At one point in time, not too long ago, many people believed video games were played only by the socially challenged. You know the stereotype—awkward geeky youth with unusual ways of thinking and dressing, etc. This myth was perpetuated by the mainstream media with its almost incessant references to twenty-something losers living in their parent's dark basements playing video games all day.
Well, those misguided stereotypes are over!
In 2017, there are more than 2.2 billion video gamers in the world and the numbers grow every year. And to further dispel the stereotypes, those gamers are not lonely, geeky, or socially inept. They are just boring everyday people. In some ways, the geeks, and their unusual ways, are now just the mainstream.
However, many people complement their mainstream life with an active and satisfying social life online through virtual communities made up of liked-minded individuals. These online virtual communities create a huge and lucrative market for a platform to run and manage this activity.
Of course, this huge market, and the billions of dollars up for grabs, has drawn the attention of many high-profile technology companies. Microsoft, Amazon, Google, Facebook, and Valve, among others, are all vying to be the company that provides the infrastructure necessary to create the best social gaming experience. Microsoft's foray into this market is called Mixer.
Into the mix
If you are unfamiliar with Mixer, it may be because up until May 2017 the name of the service was Beam. Microsoft purchased Beam in 2016 to give the company a kickstart into the video game streaming service market, with the primary competition coming from Amazon's Twitch and Google's YouTube Gaming.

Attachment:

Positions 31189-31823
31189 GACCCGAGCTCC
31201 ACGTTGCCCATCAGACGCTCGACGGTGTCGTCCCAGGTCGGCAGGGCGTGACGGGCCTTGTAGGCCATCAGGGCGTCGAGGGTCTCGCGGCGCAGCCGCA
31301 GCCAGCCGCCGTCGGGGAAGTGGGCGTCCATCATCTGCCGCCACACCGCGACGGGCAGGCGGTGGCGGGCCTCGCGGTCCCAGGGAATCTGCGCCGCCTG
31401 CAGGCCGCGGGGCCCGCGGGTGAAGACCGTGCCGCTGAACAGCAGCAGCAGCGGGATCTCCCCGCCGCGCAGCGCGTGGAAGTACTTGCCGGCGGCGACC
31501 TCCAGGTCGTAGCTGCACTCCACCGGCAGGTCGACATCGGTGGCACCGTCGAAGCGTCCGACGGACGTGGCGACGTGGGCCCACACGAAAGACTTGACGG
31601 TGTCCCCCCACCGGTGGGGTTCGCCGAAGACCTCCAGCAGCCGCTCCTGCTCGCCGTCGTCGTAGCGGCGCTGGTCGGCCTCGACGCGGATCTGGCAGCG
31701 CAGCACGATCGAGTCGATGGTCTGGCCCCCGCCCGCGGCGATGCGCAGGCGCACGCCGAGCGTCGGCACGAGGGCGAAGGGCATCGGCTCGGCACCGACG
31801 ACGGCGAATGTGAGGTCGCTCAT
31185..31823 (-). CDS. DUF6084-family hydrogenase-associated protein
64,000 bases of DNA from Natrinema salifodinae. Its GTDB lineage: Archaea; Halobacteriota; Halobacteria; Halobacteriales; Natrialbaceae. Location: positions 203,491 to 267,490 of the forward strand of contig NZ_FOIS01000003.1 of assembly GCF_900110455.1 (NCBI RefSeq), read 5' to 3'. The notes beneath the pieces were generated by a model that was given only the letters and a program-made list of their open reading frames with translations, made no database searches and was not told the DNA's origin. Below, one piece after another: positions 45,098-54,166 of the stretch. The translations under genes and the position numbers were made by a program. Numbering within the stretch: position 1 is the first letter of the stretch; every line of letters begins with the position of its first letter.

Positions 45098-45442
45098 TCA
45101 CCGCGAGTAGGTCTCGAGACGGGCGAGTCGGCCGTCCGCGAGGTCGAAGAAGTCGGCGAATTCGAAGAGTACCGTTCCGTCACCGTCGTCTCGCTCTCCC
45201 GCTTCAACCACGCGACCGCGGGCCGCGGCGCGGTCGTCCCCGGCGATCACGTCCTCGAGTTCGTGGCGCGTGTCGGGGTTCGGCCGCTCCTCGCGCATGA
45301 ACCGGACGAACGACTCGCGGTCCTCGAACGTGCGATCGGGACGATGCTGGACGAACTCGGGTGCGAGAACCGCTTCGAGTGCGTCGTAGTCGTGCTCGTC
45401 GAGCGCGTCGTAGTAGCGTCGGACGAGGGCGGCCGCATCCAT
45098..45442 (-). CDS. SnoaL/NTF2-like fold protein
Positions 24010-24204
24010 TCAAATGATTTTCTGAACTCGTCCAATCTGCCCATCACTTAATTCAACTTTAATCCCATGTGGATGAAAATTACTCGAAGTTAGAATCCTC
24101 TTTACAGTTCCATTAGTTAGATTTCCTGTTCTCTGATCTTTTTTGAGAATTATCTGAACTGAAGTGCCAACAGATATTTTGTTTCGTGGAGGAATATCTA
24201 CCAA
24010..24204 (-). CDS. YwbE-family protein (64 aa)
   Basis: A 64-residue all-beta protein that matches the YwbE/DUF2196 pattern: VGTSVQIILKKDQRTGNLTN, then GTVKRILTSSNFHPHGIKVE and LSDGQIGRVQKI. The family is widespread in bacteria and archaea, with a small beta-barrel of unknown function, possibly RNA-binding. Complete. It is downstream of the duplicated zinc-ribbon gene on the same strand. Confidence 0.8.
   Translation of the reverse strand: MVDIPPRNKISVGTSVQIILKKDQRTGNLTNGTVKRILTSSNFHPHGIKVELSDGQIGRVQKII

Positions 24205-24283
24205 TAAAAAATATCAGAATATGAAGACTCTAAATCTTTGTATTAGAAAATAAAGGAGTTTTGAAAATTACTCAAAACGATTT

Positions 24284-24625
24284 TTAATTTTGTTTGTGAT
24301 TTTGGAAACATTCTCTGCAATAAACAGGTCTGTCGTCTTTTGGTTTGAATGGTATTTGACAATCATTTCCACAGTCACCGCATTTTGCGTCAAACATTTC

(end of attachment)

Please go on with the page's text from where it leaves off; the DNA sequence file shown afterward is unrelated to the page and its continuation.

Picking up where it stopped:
For many of you, this may be difficult to comprehend at first, but a video game streaming service does exactly what it says: It provides a virtual platform that customers can use to watch other people play video games.
But there is much more to it than that. The platform also provides the foundational infrastructure for interaction and community building. Hosts playing the game can interact with viewers and vice versa. Not only that, but viewers can interact with each other, forming a community around a host, a game, or an event. All of this interaction and commonality of purpose creates a satisfying social experience for millions upon millions of customers.
From Microsoft's perspective, that means millions upon millions of engaged customers from the younger demographic spending hours upon hours on its platform. And when you add in the fact that Mixer will be an integral part of both Windows 10 and the Xbox, you can understand why Microsoft is salivating over the potential business possibilities.
According to Amazon, Twitch has 9.7 million daily active users and more than 2 million unique streamers per month. Google's YouTube Gaming probably has similar numbers. So while this may be a nascent market, it is also a very competitive market. Microsoft must execute to near perfection if it hopes to carve out its niche in the landscape.
Microsoft Mixer plans to distinguish itself by creating a platform that is technologically superior. When it comes to viewer interactivity and community building, Mixer plans to stand head and shoulders above the competition. By decreasing lag times and adding real-time cooperative play, for example, Mixer wants to bring the social experience to the forefront, generating more opportunity for community involvement. That sounds like a winning strategy, albeit an ambitious one.
But Microsoft really has no choice because there can be no doubt this is where video gaming is heading. Gaming is not (and never really was) a solitary endeavor as many have tried to paint it, but a virtual social experience. Providing the platform that makes that social experience possible should be an extremely lucrative business—a lucrative business that is crowded but still up for grabs.
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Would you watch someone else play a video game for hours at a time? What if your friends were watching with you—would that change things? Share your thoughts and opinions with your peers at TechRepublic in the discussion thread below.
Mark W. Kaelin has been writing and editing stories about the IT industry, gadgets, finance, accounting, and tech-life for more than 25 years. Most recently, he has been a regular contributor to BreakingModern.com, aNewDomain.net, and TechRepublic.